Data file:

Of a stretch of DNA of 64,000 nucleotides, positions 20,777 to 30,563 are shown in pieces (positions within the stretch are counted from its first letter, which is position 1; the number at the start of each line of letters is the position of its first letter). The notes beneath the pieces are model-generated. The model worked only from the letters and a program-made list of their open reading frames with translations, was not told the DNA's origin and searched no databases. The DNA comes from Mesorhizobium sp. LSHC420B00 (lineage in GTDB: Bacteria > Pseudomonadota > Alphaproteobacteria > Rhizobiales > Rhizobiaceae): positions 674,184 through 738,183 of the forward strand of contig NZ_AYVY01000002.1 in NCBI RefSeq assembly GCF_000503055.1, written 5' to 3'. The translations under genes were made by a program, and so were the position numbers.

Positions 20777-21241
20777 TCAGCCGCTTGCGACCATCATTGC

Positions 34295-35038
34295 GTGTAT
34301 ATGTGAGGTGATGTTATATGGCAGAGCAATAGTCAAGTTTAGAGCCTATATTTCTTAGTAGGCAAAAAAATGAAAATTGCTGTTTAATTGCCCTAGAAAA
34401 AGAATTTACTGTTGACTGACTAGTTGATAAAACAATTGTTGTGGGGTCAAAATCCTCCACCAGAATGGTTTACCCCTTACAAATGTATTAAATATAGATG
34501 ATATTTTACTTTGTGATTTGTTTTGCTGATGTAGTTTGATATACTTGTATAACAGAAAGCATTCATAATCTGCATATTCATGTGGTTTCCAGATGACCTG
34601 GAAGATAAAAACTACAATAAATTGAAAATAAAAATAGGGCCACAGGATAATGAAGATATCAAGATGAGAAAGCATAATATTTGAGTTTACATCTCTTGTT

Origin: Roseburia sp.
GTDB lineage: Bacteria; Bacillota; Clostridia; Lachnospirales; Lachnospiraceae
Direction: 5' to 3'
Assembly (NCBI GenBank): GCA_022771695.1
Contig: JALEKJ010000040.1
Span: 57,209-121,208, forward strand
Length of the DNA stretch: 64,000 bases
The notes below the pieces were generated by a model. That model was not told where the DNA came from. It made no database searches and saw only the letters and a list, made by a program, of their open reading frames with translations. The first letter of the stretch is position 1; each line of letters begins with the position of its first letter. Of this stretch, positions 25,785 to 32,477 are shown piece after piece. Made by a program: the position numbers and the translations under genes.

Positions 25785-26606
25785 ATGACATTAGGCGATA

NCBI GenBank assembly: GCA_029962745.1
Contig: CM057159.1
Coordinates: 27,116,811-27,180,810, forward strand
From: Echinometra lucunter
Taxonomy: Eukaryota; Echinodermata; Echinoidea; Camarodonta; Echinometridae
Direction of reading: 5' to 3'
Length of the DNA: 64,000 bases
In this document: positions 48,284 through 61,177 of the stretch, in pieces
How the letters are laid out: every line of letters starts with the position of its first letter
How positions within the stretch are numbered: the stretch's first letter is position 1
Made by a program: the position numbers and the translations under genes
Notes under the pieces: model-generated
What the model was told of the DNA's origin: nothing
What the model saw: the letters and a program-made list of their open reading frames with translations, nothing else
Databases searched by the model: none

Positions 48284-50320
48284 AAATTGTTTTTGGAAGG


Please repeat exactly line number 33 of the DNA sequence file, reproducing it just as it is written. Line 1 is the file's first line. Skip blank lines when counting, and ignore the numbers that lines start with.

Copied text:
What the model saw: the letters and a program-made list of their open reading frames with translations, nothing else